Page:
To which HOB says yes of course they understand what it is but as yet they haven’t worked out how to make a 1000% profit every nano-second out of it .. so what’s the point !
Lexis still sees Law360 making them loads of cash so why would they work with anybody to provide content for free or at a low cost. We’d suggest that Westlaw, Kluwer and even the likes of V-Lex think and act the same.
This will of course change when a holder of primary materials comes along and works with lawyers to let them comment on legislation, rulings, cases, decisions that the provider gives lawyers ( and everybody else) for free
Here at HOB we reckon we aren’t far off a service that will think like this and will understand that connecting lawyers and legal academics & others with primary materials for free and then creating arrangements that allow both the platform and the content provider to benefit in different ways off the back of the connection between primary materials and commentary. Sometimes that may be a pecuniary reward but other times it is the value of the content that will count for the most.
In a world of digitalcoin, NFT’s etc we are looking into a future that will at long last see “specific” value in information that we suggest could well be traded for a range of other values.
Professional blogging is still a nascent world and has a long way to go. As usual the big publishers will pick up on the new ideas only when they see immediate cash returns but until then the market is open to all and sundry in the world of legal information.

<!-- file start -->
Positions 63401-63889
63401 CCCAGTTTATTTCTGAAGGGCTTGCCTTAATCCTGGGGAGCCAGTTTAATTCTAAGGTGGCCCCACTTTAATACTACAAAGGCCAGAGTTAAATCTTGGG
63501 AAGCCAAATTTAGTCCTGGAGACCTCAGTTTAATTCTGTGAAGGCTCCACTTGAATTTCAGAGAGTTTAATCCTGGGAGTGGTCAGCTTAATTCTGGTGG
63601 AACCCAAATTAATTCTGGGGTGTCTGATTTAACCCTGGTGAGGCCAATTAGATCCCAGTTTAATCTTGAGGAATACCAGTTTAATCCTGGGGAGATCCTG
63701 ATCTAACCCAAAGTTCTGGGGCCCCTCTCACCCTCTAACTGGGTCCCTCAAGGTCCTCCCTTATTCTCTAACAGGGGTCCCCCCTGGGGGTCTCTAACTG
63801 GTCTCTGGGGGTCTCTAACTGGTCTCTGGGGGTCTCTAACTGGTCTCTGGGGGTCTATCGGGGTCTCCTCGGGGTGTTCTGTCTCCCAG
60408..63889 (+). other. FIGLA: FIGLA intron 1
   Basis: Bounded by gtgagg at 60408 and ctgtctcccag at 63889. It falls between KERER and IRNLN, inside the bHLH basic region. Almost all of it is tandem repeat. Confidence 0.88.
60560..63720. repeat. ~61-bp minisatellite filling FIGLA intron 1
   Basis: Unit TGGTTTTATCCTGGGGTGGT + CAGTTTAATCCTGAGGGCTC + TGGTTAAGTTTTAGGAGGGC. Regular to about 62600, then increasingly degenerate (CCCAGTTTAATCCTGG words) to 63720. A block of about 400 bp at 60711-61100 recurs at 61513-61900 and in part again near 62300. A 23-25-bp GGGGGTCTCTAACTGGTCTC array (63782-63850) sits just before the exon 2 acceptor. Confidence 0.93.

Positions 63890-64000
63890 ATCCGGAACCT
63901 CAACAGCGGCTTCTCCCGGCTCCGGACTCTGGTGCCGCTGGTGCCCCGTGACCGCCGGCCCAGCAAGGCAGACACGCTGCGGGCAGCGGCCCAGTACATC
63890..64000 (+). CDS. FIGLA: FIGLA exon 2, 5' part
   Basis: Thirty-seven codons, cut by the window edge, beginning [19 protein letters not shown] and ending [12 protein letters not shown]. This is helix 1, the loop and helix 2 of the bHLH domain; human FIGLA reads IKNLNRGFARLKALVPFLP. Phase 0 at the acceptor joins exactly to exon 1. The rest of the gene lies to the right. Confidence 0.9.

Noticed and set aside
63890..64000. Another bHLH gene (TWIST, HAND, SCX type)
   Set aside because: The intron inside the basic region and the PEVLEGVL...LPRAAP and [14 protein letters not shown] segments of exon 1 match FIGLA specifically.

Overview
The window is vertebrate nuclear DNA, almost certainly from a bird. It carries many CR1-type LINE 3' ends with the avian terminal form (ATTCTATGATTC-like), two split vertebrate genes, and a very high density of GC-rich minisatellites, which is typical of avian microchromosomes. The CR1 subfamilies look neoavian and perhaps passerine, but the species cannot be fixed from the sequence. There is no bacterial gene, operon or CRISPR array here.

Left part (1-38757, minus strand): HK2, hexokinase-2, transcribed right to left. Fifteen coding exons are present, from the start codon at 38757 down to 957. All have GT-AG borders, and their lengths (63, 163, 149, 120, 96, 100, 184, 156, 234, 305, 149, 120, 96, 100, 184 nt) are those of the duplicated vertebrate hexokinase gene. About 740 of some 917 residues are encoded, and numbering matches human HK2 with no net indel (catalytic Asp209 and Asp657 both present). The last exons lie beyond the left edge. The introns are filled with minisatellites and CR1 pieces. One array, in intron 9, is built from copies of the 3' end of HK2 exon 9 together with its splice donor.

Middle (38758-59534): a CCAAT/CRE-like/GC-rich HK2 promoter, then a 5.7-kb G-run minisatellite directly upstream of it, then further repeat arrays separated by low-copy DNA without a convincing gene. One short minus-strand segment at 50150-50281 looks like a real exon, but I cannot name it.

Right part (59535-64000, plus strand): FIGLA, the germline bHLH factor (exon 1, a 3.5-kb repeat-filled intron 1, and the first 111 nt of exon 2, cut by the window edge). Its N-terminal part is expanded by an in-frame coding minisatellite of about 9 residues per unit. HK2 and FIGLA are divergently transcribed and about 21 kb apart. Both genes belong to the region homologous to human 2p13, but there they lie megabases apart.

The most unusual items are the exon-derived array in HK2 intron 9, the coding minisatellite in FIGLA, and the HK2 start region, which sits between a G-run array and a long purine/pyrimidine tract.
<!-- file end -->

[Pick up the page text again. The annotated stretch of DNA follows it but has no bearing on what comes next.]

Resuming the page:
Here’s what O’Keefe says
The main reason media stalwarts couldn’t understand blogging is that they couldn’t see beyond their all-too-familiar containers and distribution mechanisms. They were too entrapped in their dogmas.“
Media players couldn’t cater to regular readers the ways that bloggers could.
“Our salaries were supported by advertising. To make the whole project financially viable, we needed a lot of readers. Practically speaking, that meant bringing in a lot of new readers.”
Legal bloggers do not need a lot of readers. Bloggers cover niches far down the long tail where a small audience looking for relevant information, insight and commentary brings business development success.
Legal bloggers don’t need paid subscriptions, advertising nor any form of revenue directly from their publishing. Relationships and a strong word of mouth reputation in a niche brings revenue in legal fees.
Traditional legal publishers charge subscriptions and/or sell advertising. They need lots of readers to be successful.
Legal bloggers have become a real force in legal publishing. More subjects covered by more experienced legal professionals than we could have ever imagined ten years ago.
The body of legal information and insight in legal blogs, aggregately, dwarfs the legal content generated by traditional legal publishing, whether it be in legal magazines/newspapers or treatises and manuals.
Can legal publishers see beyond their familiar containers and distribution mechanisms to recognize blogging for what it is?
A failure to do so could leave them short in needed legal offerings.